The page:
Big changes are coming in 2020 to the way elections are conducted in Fresno County.

On Tuesday, the Board of Supervisors voted 3-1 to implement provisions of California’s Voter’s Choice Act which is intended to make casting a ballot more convenient. Under the new plan, every registered voter in the county will receive a ballot by mail and in-person voting will be allowed in more locations up to 10 days prior to Election Day.

“How much easier can we make it for people other than ‘put it in your own mailbox?’ “Fresno County Supervisor Brian Pacheco

Supervisor Brian Pacheco opposed the change, saying voting by mail is already simple and convenient.

“How much easier can we make it for people other than ‘put it in your own mailbox?’ ” he said.

Fewer Polling Places

The plan will eliminate Election Day-only polling places across the county and replace them with 50 “Voting Assistance Centers.” The centers will be open for more days and staffed with better-trained personnel. In addition to lowering staffing costs, the shift to VACs is expected to reduce the number of provisional ballots cast, according to a staff report submitted by County Registrar of Voters Brandi Orth.

Reviewing and verifying provisional ballots is an expensive and time-consuming process that can cause delays in reporting final election results.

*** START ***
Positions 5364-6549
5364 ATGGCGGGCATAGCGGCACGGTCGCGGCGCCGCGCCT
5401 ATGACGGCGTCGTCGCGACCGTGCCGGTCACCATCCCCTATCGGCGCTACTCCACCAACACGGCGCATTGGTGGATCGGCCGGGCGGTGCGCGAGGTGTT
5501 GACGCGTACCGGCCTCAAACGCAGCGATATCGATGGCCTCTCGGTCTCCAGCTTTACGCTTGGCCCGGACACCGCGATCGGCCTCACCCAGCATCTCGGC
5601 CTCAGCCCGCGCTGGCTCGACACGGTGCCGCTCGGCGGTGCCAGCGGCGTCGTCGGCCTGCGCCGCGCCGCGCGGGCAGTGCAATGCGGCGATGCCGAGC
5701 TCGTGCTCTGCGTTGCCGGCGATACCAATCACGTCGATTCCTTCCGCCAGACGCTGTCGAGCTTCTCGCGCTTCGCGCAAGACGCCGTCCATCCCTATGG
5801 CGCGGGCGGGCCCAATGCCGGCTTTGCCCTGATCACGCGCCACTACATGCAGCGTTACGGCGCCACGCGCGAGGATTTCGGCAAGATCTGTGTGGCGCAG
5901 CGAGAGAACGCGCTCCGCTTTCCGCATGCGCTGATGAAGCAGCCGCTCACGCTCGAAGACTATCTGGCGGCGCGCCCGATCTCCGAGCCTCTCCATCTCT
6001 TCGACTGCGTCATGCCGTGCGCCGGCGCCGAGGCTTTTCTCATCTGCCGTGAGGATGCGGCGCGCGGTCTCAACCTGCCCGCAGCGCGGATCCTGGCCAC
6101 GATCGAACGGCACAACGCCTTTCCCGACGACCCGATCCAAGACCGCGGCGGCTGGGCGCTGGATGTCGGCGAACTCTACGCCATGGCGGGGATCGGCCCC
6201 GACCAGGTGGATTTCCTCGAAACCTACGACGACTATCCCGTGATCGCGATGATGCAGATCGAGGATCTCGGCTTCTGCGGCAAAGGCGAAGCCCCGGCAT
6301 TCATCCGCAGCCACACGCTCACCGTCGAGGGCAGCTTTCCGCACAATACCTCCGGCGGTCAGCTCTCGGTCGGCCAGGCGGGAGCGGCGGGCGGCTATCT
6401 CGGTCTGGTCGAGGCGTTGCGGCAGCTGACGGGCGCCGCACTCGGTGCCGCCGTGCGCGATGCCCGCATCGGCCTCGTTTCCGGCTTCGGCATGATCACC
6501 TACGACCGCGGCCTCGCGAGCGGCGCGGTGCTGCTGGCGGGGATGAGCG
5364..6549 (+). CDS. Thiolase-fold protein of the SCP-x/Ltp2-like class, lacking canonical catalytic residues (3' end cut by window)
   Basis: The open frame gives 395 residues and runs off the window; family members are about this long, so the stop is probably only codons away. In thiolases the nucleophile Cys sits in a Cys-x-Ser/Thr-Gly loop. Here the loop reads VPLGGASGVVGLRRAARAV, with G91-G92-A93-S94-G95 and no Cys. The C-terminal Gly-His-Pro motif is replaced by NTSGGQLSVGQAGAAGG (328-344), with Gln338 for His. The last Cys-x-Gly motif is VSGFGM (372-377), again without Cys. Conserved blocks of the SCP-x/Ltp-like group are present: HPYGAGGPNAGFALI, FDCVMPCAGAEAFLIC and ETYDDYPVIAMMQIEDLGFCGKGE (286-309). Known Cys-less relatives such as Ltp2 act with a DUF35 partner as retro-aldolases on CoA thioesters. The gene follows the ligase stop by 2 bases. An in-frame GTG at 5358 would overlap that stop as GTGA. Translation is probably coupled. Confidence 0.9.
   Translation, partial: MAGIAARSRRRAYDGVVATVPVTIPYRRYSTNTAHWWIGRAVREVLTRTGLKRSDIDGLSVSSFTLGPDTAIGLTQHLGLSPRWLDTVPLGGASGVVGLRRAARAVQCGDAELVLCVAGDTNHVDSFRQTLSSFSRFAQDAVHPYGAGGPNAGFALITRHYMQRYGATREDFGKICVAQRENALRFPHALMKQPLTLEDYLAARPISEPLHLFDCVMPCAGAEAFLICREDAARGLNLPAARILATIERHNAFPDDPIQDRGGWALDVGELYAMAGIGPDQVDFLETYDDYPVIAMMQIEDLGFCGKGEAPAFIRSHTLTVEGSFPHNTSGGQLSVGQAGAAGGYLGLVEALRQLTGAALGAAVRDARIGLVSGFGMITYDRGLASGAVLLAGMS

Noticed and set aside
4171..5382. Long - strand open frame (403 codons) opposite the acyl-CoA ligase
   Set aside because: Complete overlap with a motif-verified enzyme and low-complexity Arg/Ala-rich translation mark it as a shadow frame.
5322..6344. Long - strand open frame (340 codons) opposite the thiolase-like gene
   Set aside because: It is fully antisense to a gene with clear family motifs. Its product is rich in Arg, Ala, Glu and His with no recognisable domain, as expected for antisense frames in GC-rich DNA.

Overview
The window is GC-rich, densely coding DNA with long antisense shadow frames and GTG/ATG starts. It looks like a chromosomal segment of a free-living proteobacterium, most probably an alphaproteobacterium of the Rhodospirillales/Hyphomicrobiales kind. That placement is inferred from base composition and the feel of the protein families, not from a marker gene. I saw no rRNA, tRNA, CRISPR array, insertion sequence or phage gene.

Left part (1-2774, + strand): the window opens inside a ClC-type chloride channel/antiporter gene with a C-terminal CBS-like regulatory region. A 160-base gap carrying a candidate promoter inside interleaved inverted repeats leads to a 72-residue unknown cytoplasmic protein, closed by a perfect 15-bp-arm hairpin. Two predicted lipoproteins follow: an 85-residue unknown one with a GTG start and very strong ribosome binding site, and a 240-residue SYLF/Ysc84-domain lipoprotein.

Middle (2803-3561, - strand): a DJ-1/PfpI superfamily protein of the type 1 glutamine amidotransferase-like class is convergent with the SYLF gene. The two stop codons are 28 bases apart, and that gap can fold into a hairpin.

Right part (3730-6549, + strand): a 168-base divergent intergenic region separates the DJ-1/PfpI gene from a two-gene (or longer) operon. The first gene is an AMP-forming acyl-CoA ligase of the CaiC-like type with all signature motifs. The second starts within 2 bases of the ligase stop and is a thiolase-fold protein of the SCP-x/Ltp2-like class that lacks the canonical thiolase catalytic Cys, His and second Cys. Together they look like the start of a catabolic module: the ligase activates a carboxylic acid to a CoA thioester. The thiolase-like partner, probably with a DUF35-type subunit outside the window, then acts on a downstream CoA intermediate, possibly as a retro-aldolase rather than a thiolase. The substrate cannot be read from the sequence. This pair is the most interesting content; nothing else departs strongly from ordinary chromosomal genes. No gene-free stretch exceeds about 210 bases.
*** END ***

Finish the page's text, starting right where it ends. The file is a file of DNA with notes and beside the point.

While all voters will receive a ballot by mail, voters will have the option to cast a paper ballot in person or drop off their completed mail ballot at any VAC, rather than at an assigned precinct. Voter registration services, up through Election Day, will also be available at VACs in addition to the main elections office in downtown Fresno.

New Voting Machines

As part of the shift, the county will purchase new voting machines to replace existing units that have been declared obsolete by the state. By opting for the Voter’s Choice Act plan, which requires the purchase of 50 new voting machines, the county expects to save $1.6 million in equipment costs. If supervisors had chosen to keep the current precinct voting system in place, the county would have been required to purchase 268 new voting machines.

The county also expects to save on ballot printing costs through the purchase on-demand ballot printers for those who show up to vote. Currently, polling places must have sufficient paper ballots on hand for every potential voter.

But, supervisors noted, despite these savings, the overall cost to conduct elections will be more expensive under the Voter’s Choice Act. Orth estimated the county will spend over $130,000 more for each election as a result of providing every voter with a mail ballot. In addition, the county anticipates spending $250,000 per election for two post-card mailings designed to educate voters about the new voting plan. Orth says some of those costs may be offset by state and federal funding.

Complaints About Sacramento

Despite the reservations voiced by supervisors about the costs and benefits of shifting from the precinct-based voting process to the Voter’s Choice Act model, they all shared the view that the change was inevitable.

Supervisor Sal Quintero seemed to speak for all of his colleagues, saying, “It’s getting shoved down our throats from Sacramento and we really don’t have a choice.”

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